Core to Core to Core: Design Trade Offs

AMD’s approach to these big processors is to take a small repeating unit, such as the 4-core complex or 8-core silicon die (which has two complexes on it), and put several on a package to get the required number of cores and threads. The upside of this is that there are a lot of replicated units, such as memory channels and PCIe lanes. The downside is how cores and memory have to talk to each other.

In a standard monolithic (single) silicon design, each core is on an internal interconnect to the memory controller and can hop out to main memory with a low latency. The speed between the cores and the memory controller is usually low, and the routing mechanism (a ring or a mesh) can determine bandwidth or latency or scalability, and the final performance is usually a trade-off.

In a multiple silicon design, where each die has access to specific memory locally but also has access to other memory via a jump, we then come across a non-uniform memory architecture, known in the business as a NUMA design. Performance can be limited by this abnormal memory delay, and software has to be ‘NUMA-aware’ in order to maximize both the latency and the bandwidth. The extra jumps between silicon and memory controllers also burn some power.

We saw this before with the first generation Threadripper: having two active silicon dies on the package meant that there was a hop if the data required was in the memory attached to the other silicon. With the second generation Threadripper, it gets a lot more complex.

On the left is the 1950X/2950X design, with two active silicon dies. Each die has direct access to 32 PCIe lanes and two memory channels each, which when combined gives 60/64 PCIe lanes and four memory channels. The cores that have direct access to the memory/PCIe connected to the die are faster than going off-die.

For the 2990WX and 2970WX, the two ‘inactive’ dies are now enabled, but do not have extra access to memory or PCIe. For these cores, there is no ‘local’ memory or connectivity: every access to main memory requires an extra hop. There is also extra die-to-die interconnects using AMD’s Infinity Fabric (IF), which consumes power.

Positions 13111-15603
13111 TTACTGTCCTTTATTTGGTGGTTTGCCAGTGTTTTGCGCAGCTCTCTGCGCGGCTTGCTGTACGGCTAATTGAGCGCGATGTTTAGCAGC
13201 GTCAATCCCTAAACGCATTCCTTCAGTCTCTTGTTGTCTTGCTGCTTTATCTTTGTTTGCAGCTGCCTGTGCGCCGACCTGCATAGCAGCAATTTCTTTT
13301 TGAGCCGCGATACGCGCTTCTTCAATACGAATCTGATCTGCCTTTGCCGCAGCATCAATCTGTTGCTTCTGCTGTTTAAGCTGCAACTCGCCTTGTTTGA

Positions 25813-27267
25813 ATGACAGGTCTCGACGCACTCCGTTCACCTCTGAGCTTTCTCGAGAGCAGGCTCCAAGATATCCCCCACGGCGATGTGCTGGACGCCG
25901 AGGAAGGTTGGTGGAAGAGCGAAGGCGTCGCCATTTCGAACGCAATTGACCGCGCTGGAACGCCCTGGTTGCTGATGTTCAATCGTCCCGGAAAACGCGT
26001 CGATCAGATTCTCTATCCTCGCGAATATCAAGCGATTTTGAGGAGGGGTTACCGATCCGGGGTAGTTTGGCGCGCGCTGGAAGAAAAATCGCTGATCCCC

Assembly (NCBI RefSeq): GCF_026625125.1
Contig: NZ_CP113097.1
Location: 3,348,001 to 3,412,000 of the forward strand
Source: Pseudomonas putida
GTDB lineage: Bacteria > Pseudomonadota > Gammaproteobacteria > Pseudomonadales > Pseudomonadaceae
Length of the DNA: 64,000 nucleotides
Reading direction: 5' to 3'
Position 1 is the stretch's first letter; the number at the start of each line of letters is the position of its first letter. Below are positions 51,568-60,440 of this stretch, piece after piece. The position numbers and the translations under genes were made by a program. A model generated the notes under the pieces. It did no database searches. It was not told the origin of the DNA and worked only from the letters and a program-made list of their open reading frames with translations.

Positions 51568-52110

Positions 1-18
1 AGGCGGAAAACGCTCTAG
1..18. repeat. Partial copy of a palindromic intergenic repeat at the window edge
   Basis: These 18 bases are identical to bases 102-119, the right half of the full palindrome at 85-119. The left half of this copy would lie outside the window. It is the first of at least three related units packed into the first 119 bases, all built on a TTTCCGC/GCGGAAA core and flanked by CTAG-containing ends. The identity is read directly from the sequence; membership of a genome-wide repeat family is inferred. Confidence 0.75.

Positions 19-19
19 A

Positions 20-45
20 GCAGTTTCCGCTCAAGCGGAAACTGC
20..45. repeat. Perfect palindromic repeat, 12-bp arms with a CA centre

The reason that these extra cores do not have direct access is down to the platform: the TR4 platform for the Threadripper processors is set at quad-channel memory and 60 PCIe lanes. If the other two dies had their memory and PCIe enabled, it would require new motherboards and memory arrangements.

Users might ask, well can we not change it so each silicon die has one memory channel, and one set of 16 PCIe lanes? The answer is that yes, this change could occur. However the platform is somewhat locked in how the pins and traces are managed on the socket and motherboards. The firmware is expecting two memory channels per die, and also for electrical and power reasons, the current motherboards on the market are not set up in this way. This is going to be an important point when get into the performance in the review, so keep this in mind.

It is worth noting that this new second generation of Threadripper and AMD’s server platform, EPYC, are cousins. They are both built from the same package layout and socket, but EPYC has all the memory channels (eight) and all the PCIe lanes (128) enabled:

Where Threadripper 2 falls down on having some cores without direct access to memory, EPYC has direct memory available everywhere. This has the downside of requiring more power, but it offers a more homogenous core-to-core traffic layout.

Going back to Threadripper 2, it is important to understand how the chip is going to be loaded. We confirmed this with AMD, but for the most part the scheduler will load up the cores that are directly attached to memory first, before using the other cores. What happens is that each core has a priority weighting, based on performance, thermals, and power – the ones closest to memory get a higher priority, however as those fill up, the cores nearby get demoted due to thermal inefficiencies. This means that while the CPU will likely fill up the cores close to memory first, it will not be a simple case of filling up all of those cores first – the system may get to 12-14 cores loaded before going out to the two new bits of silicon.